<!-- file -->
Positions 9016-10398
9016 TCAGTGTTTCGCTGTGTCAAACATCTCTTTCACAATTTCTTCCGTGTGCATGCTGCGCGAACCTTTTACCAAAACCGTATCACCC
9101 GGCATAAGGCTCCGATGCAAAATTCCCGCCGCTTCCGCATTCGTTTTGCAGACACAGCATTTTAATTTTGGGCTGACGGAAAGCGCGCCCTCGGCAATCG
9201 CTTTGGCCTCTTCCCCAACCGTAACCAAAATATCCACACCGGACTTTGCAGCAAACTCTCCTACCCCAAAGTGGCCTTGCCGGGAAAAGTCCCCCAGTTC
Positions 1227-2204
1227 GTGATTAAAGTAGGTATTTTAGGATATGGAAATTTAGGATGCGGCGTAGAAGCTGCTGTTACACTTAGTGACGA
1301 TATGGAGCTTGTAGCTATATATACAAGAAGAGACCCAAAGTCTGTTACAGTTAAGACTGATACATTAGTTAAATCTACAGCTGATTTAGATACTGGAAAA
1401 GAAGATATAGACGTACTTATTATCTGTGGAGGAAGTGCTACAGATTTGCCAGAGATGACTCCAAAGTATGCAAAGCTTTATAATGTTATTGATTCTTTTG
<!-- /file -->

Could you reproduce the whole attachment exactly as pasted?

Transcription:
Positions 9016-10398
9016 TCAGTGTTTCGCTGTGTCAAACATCTCTTTCACAATTTCTTCCGTGTGCATGCTGCGCGAACCTTTTACCAAAACCGTATCACCC
9101 GGCATAAGGCTCCGATGCAAAATTCCCGCCGCTTCCGCATTCGTTTTGCAGACACAGCATTTTAATTTTGGGCTGACGGAAAGCGCGCCCTCGGCAATCG
9201 CTTTGGCCTCTTCCCCAACCGTAACCAAAATATCCACACCGGACTTTGCAGCAAACTCTCCTACCCCAAAGTGGCCTTGCCGGGAAAAGTCCCCCAGTTC
Positions 1227-2204
1227 GTGATTAAAGTAGGTATTTTAGGATATGGAAATTTAGGATGCGGCGTAGAAGCTGCTGTTACACTTAGTGACGA
1301 TATGGAGCTTGTAGCTATATATACAAGAAGAGACCCAAAGTCTGTTACAGTTAAGACTGATACATTAGTTAAATCTACAGCTGATTTAGATACTGGAAAA
1401 GAAGATATAGACGTACTTATTATCTGTGGAGGAAGTGCTACAGATTTGCCAGAGATGACTCCAAAGTATGCAAAGCTTTATAATGTTATTGATTCTTTTG